wide heelwork off lead

Discussion in 'Dog Training Forum' started by Elsie, Sep 8, 2006.

  1. Elsie

    Elsie New Member

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    I have a three year old border collie, who is now learning 'open' work. Her heel work was fantastic on lead, but I find that now her off lead heel work is getting further and further away from me. She is quite a nervous dog, and wonder if this is the cause. She used to watch me, but not now. Can anyone give me advice as to how I can get her back to heel with me. She is food orientated, but I can't always use this on her. Other than the heel work, loves the rest of the open work:confused:
     
  2. Mordy

    Mordy Quigleyfied

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  3. Elsie

    Elsie New Member

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    reply to heelwork

    Thank you for your reply. I have trained Nara with the clicker, but can't get her to look at me without using the clicker. This seems to be the only way I can get her attention (which I know is incorrect).
     
  4. elegy

    elegy overdogged

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    will she give you attention if she's just sitting next to you in heel? i'd go back and do baby steps for awhile. get out the wonderous treats and reward her for attention in heel position. play the heel game in the house, off leash- move around in all directions and mark and lavishly reward any time she hits heel. then move to the backyard and do it, etc.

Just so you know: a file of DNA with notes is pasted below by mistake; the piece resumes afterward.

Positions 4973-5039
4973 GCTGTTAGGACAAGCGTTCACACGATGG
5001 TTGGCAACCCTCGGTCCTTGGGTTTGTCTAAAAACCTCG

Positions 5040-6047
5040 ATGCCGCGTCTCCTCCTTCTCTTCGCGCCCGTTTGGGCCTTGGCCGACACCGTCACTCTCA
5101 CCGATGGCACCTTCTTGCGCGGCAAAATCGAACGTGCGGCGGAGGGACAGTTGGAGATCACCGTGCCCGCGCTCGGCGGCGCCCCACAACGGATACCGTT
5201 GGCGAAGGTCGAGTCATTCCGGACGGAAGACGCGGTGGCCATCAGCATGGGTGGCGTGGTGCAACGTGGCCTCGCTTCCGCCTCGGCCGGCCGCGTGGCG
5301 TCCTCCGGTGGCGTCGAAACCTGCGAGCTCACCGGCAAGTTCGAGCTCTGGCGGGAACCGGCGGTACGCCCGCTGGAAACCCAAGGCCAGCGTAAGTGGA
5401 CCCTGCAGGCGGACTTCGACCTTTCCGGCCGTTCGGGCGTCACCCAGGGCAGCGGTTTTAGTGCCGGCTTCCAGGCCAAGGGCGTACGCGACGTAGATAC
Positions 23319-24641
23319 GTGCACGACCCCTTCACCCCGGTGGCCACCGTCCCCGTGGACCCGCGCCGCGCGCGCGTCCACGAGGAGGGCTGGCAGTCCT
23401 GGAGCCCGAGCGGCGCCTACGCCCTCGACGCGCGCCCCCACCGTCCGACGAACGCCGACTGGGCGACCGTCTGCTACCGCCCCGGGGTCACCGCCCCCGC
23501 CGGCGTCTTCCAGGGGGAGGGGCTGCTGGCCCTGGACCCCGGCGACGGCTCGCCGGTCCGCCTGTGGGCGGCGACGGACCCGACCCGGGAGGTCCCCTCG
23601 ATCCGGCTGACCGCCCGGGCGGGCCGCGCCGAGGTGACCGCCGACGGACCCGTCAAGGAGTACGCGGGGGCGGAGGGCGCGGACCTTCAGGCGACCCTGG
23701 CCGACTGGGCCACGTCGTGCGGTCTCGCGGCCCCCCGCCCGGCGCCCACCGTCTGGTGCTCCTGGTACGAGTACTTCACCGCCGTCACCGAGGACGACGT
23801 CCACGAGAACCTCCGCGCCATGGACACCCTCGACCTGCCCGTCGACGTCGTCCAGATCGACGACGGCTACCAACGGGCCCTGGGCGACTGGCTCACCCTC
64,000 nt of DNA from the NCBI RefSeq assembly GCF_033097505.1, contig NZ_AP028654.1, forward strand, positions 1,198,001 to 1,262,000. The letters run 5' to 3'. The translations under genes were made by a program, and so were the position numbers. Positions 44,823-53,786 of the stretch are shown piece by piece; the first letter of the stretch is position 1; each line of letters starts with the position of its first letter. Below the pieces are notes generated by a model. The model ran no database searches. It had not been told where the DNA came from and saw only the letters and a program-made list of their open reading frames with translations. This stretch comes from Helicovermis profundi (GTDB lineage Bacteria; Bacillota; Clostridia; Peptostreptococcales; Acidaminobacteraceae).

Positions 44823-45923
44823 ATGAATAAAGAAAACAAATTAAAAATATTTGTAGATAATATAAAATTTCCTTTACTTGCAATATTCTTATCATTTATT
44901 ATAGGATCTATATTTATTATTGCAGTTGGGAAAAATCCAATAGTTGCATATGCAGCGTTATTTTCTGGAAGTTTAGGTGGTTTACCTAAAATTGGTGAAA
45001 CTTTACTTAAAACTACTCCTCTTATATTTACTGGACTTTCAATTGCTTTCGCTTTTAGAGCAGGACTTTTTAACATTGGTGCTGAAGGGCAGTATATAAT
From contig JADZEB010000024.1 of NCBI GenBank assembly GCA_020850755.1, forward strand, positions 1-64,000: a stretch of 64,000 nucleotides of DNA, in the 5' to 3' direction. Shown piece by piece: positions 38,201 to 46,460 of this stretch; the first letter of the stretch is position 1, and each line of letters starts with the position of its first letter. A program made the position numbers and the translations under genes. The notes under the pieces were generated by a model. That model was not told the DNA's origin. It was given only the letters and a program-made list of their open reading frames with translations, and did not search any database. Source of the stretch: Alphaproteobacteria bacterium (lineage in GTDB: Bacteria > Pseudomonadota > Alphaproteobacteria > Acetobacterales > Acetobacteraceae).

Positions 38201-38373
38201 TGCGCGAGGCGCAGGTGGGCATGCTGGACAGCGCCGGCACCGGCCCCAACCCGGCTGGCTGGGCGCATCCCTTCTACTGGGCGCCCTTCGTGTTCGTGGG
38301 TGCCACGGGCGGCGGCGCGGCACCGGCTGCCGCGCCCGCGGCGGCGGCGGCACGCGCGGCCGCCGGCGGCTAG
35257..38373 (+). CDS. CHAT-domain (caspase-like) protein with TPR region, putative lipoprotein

make heel a REALLY REALLY GOOD place to be if she's offlead.

    if she starts to get wide, stop the exercise (i use a no-reward marker "oops!") and reset it. don't continue on with her in the incorrect place. the more time she spends in the wrong place, even if she's not being rewarded, the more likely she'll migrate there, so you want to not let her get there in the first place.
     
  5. Mordy

    Mordy Quigleyfied

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    The book will also tell you how to use the clicker properly. :)
     
  6. Elsie

    Elsie New Member

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    Hi,
    Thanks again for your replies (which I will try).
    Thanks again for your reply Mordy. I will try to get the book and learn from it. I learn't the clicker from the 'net', as its not widely used in Australia. I find it a delight to train my dog, and wish more people would use this method. I do know that it should not be used to get the attention, but didn't know what else to do. Thanks again.
     
  7. Mordy

    Mordy Quigleyfied

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    I think you will have a lot of fun, Elsie!

    The book really is awesome. It's main content is teaching U.S. style obedience exercises from novice to utility level, but that aside it is a great instruction manual on how to exacly "get the point across", to get your dog to understand just what exactly you want, and then to perform the task reliably.

    I wish I had had this resource 20 years ago. :)
     

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